How Credit Score Information is Calculated

Calculating your credit

Your credit score affects your ability to borrow money and influences the interest you’ll pay on that loan. Most people don’t know how these scores are calculated. Here’s what you need to know.

All Credit Scores are Not the Same

People often assume their credit score is a single three-digit number. In truth each of the three major credit bureaus, Experian, Equifax and TransUnion, score you differently since they don’t have the exact same data. Be clear where your ratings come from when sharing your scores. 

Closing Accounts Won’t Always Boost Scores

Closing old or inactive accounts may inadvertently lower your credit score because your credit history appears shorter. If you want to simplify, close newer credit accounts first.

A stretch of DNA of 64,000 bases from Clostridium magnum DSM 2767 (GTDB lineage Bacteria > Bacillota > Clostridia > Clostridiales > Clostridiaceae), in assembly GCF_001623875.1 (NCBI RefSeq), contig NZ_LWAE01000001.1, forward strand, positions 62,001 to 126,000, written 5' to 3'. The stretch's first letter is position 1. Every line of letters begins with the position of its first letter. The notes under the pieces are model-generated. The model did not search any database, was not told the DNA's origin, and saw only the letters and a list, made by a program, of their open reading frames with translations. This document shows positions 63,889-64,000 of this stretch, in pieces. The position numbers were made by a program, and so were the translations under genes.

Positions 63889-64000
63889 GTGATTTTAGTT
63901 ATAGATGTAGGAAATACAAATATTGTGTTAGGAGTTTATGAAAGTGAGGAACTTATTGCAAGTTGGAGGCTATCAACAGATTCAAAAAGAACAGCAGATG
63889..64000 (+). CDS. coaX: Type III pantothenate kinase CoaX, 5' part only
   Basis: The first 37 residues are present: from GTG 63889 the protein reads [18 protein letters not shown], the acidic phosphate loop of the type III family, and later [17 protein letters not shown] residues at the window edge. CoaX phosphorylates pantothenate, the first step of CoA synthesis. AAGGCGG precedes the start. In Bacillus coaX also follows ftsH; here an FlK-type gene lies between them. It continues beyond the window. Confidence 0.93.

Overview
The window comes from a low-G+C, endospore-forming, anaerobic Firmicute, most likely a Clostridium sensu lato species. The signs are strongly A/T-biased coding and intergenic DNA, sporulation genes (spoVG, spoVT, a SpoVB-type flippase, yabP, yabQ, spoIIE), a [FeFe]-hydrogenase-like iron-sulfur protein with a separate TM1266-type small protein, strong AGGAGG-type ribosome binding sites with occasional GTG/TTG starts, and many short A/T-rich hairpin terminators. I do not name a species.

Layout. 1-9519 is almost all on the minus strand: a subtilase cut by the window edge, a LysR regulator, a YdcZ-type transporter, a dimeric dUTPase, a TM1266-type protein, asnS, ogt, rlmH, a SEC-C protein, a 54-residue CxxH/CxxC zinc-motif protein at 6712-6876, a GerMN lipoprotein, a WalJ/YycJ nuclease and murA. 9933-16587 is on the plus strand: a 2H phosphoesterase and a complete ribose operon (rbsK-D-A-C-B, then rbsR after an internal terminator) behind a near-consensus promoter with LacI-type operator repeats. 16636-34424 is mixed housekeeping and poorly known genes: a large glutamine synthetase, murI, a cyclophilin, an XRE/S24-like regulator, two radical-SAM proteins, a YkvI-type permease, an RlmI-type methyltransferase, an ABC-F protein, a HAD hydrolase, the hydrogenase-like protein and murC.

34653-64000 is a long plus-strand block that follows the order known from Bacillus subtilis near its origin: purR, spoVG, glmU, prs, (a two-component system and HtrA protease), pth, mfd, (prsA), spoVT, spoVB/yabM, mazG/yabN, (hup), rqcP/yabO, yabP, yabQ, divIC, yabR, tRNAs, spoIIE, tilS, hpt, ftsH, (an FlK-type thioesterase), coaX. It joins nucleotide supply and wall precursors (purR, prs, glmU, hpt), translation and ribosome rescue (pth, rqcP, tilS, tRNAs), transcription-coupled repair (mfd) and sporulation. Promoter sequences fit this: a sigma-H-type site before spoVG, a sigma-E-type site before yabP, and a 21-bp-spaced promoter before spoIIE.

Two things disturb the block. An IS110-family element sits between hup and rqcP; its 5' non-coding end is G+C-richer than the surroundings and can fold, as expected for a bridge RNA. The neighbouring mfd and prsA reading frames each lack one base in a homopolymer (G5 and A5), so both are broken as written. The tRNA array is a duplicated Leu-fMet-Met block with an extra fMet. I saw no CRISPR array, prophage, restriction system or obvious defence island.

Paying Off a Debt Doesn’t Remove it from Your History 

Once a debt goes to collection, or you’ve established a history of late payments, your credit score is impacted even if you pay off what you owe. While your score will get a boost if you pay off an old debt, it may not be by as much as you think. The best way to increase your credit score is to make payments on time every month.

Co-signing a Loan Impacts Your Scores

When you co-sign for someone else’s loan, you are ultimately responsible for the debt. If the person you’re co-signed with does not pay, your credit score will be impacted. Determine ahead of time if the person you’re co-signing with can afford the loan and if it’s worth the risk to your own credit score.

Not sure who to trust when making decisions that could affect your credit score? Refer to a Mel Foster Co. agent for guidance.

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